Retrial for Former Librarian in Sessions Laugh Case

July 19, 2017

Desirée Fairooz in a 2013 screenshot from a video for Arlington (Va.) Public Library's Columbia Pike branch.
Desirée Fairooz in a 2013 screenshot from a video for Arlington (Va.) Public Library's Columbia Pike branch.

A retrial has been ordered in the case of former children’s librarian Desirée Fairooz, the activist who faced up to a year in jail and $2,000 in fines after being arrested at Attorney General Jeff Sessions’s confirmation hearing.

Chief Judge Robert Morin of the District of Columbia Superior Court was set to sentence Fairooz, an antiwar activist with the group Code Pink, on Friday, July 14, but instead declared a mistrial.

Fairooz, who has worked as a librarian in Arlington, Virginia, and Fort Worth, Texas, confirmed the judge’s ruling in an email response to questions and noted that her retrial is scheduled to begin in September. She declined to comment further.

She made national headlines in January during the Senate confirmation hearing, when she was removed from the hearing room and subsequently arrested after laughing out loud at a comment by Sen. Richard Shelby (R-Ala.) stating that Sessions would equally represent all Americans.

Prosecutors argued that she was arrested not for laughing but for her disruption while exiting the hearing room. Fairooz yelled, among other things, that Sessions was “evil” as she was being dragged from the hearing.

Fairooz told American Libraries in May that she believes she was, in fact, arrested for the laugh.

“Jurors have said that I shouldn’t have been arrested for laughing, so then shouldn’t that exonerate me from what happened because I was arrested for laughing?” she said. “I’m hoping the court will see that this was erroneous. … They’re convicting me of disrupting Congress, although I don’t think I disrupted Congress. The proceeding continued.”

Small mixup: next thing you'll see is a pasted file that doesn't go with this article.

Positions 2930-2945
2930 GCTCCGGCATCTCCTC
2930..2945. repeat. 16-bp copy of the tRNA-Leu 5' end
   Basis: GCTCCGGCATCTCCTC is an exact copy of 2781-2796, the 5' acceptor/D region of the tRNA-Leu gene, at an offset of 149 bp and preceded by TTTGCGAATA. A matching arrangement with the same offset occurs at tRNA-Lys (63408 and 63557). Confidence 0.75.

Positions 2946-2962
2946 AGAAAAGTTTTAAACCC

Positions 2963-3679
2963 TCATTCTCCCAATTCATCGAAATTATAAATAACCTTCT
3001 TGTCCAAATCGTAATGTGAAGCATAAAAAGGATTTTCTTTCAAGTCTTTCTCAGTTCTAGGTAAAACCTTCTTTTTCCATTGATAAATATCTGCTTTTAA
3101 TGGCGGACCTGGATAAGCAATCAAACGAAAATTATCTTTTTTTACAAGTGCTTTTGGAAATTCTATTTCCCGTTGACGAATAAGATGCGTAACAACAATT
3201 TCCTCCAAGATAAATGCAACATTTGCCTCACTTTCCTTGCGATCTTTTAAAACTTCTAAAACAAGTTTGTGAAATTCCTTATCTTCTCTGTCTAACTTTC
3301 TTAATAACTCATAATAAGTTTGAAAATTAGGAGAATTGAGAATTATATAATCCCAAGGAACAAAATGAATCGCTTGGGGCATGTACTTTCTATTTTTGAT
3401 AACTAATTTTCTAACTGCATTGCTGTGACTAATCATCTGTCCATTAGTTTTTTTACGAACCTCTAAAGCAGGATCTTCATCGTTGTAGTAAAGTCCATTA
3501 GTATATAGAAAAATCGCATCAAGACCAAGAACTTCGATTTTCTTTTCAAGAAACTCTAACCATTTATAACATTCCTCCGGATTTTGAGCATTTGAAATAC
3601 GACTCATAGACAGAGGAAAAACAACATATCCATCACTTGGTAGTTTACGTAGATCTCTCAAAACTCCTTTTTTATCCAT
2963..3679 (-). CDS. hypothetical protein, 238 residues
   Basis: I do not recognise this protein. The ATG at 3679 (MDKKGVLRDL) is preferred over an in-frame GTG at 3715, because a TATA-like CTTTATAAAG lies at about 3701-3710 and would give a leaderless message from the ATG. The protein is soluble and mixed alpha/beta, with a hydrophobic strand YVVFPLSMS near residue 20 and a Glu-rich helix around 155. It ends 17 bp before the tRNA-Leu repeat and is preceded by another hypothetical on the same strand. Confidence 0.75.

Lenny Bianchi, who is Fairooz’s domestic partner, and Tighe Barry—both of whom are Code Pink activists and had dressed as Ku Klux Klan members for the hearing—were arrested prior to Fairooz for causing a disruption as Sessions entered the room. Both were sentenced July 14 to pay a $100 fine and serve 10 days in jail, but the judge allowed them to avoid incarceration by completing six months of probation, according to media reports.

Although she declined to comment, Fairooz was quoted in a blog post on the Code Pink website, stating: “I would have never spoken out at the hearing if I hadn’t been arrested for laughing, and now I am going to be tried again. It’s absurd. This is a waste of everyone’s time and a waste of tens of thousands of dollars in taxpayers’ money. The only thing more ridiculous than being tried for laughing is being tried twice for laughing.”

Code Pink cofounder Medea Benjamin also wrote on the website that the call for a retrial and the sentencing of Barry and Bianchi were “shameful” and “designed to discourage dissent and prevent activists from engaging in the daily protests that that are taking place during this tumultuous time.”

Fairooz told American Libraries in late June that she was working to secure character references in an effort to have the case thrown out. “Congressman [John] Conyers (D-Mich.) is writing a letter for me, and we each have a number of letters for character references. We’d really like to have this over with, but if there’s even a tiny chance we’ll have our convictions overturned, it’s worth the wait,” she wrote.


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